It ended up being a worthwhile investment, as it got me engaged in an enthusiastic side of photography I had not felt since Photo I class in college — and led to a nearly seven-year career at Leica itself before I joined The Verge.
Yes, it was released in 2009, but I bought mine secondhand in January 2013 so I’m not entirely cheating. I’d first picked up an old Leica M6 film camera and started enjoying how the rangefinders handled. When I saw an M9 listed for sale on a photo forum, I realized I could combine that experience with digital convenience. We were reaching peak-DSLR around then, and the M9 was the grail of the pre-mirrorless world. It helped me approach photography in a new way and made me feel more cultured than I was as a DSLR snob: A manual focus rangefinder is like a palate cleanser in a world awash with varying degrees of the same flavor.
Now, mirrorless cameras are ubiquitous for most enthusiasts and pros, all but sealing the fate of DSLRs the same way that smartphones have largely replaced point-and-shoot cameras, and the M9 is showing its age. But if the M6 I still own today is the film camera I may take with me to the grave, the M9 is the camera I’ll always recall as a gem of the digital photography age. —Antonio G. Di Benedetto
The HTC Flyer was the first tablet I owned, and it’s one of the few pieces of old, unused technology I refuse to part with. It went on sale in May of 2011 – technically before The Verge launched, but there was a review on ThisIsMyNext.com and that review still exists – and I knew I wanted it as soon as I saw it in person.
The feature everyone talked about was the stylus. Well, that and the fact that it ran Android 3.0 Honeycomb, which seemed like a big deal at the time. That stylus was a complement to one of my favorite features on any device I’ve ever owned: the bezel. Yes, the bezel on the HTC Flyer is perfect.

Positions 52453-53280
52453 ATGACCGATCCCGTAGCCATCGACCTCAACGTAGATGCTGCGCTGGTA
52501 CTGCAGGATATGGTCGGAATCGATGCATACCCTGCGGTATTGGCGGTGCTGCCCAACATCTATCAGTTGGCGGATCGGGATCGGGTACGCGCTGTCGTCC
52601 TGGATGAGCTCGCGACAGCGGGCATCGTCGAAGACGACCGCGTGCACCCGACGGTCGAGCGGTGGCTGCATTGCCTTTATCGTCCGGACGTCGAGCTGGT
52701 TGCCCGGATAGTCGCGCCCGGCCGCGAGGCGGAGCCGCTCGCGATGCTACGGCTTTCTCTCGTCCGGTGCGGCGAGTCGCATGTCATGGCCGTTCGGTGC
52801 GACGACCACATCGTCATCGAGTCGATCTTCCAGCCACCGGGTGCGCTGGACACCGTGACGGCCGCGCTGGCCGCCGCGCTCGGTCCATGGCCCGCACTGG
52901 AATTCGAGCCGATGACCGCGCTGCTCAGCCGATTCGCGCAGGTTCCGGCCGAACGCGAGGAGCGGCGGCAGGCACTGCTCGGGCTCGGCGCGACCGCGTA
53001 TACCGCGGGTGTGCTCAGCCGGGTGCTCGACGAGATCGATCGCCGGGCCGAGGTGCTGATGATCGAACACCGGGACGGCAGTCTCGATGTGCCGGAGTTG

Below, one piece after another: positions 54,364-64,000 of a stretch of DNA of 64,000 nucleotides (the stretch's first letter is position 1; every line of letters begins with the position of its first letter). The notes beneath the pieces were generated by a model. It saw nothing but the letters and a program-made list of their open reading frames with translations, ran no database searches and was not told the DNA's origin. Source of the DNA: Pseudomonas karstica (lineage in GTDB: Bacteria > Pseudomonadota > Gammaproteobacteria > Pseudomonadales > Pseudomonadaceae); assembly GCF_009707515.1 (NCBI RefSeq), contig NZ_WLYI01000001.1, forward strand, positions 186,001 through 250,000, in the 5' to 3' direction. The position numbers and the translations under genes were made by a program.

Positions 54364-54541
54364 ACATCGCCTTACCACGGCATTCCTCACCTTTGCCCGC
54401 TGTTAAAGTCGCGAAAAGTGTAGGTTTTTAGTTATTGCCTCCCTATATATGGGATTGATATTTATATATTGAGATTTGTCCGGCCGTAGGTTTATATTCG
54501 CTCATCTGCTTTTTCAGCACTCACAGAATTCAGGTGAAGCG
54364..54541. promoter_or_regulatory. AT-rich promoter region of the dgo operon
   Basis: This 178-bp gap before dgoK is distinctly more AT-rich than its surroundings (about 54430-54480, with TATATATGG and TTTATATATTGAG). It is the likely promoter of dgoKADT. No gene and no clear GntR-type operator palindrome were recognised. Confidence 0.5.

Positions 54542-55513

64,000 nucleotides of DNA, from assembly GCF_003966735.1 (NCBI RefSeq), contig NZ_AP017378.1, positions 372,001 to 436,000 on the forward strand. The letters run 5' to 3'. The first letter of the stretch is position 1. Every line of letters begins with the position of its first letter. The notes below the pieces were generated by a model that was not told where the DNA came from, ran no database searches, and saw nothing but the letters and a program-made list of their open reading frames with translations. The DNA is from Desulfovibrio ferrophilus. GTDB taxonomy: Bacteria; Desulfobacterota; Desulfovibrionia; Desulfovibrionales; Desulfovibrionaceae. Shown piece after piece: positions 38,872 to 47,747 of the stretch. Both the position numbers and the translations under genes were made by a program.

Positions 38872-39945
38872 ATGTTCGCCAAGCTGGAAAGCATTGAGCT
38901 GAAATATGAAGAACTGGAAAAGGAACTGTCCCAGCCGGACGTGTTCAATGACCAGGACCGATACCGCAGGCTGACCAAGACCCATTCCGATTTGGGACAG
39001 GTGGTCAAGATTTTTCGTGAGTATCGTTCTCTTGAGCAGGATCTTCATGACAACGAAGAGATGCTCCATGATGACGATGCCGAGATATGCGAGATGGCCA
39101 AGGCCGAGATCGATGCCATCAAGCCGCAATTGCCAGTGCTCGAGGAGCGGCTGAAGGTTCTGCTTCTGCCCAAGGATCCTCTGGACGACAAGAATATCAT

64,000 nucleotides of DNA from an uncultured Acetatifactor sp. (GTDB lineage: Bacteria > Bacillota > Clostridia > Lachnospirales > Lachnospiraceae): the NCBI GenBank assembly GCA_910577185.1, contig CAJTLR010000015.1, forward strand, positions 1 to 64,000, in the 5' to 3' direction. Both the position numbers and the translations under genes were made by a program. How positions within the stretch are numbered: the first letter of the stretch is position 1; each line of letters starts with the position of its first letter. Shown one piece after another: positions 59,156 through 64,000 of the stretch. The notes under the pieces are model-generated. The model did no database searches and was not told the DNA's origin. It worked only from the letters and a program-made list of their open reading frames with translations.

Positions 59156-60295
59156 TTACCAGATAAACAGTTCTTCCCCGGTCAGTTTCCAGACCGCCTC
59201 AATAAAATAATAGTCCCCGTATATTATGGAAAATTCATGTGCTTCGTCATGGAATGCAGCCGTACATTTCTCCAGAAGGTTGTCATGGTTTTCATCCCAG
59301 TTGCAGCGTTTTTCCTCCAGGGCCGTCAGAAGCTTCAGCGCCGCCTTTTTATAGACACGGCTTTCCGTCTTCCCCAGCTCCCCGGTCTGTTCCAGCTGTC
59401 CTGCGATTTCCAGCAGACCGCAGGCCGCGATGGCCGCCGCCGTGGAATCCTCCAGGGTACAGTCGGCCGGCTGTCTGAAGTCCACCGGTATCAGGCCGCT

It curves up, and that curved corner nestles your thumb perfectly and makes the device much easier to hold. And because the bezels are so thick, your thumb won’t accidentally tap a button while it’s over there. Another surprise: that thick, curved bezel also houses a button that can only be activated by the stylus. Click the stylus on the button and you get a radial menu with all the drawing options you need.
Truly, no one thought about bezels the way HTC did. They decided to make them a feature, not a burden. So while tablets might have “edge-to-edge screens,” they’re missing out on being perfect. —Creighton DeSimone
Anker PowerCore 5000
A battery pack might seem like the most boring gadget, but a) it’s not and b) just listen. Over the past 10 years, no other single gadget has been more useful to me than my battery packs. No other gadget has saved the day so frequently or helped others so much in their time of need. No other gadget is as welcome in its appearance or as uncomplicated in its use. There are no drivers to install or settings to fiddle with, just “charge me and I will charge you” — less an instruction manual and more a mantra of cosmic benevolence. Without battery packs, other gadgets would fail. With battery packs, they are lifted up for second life.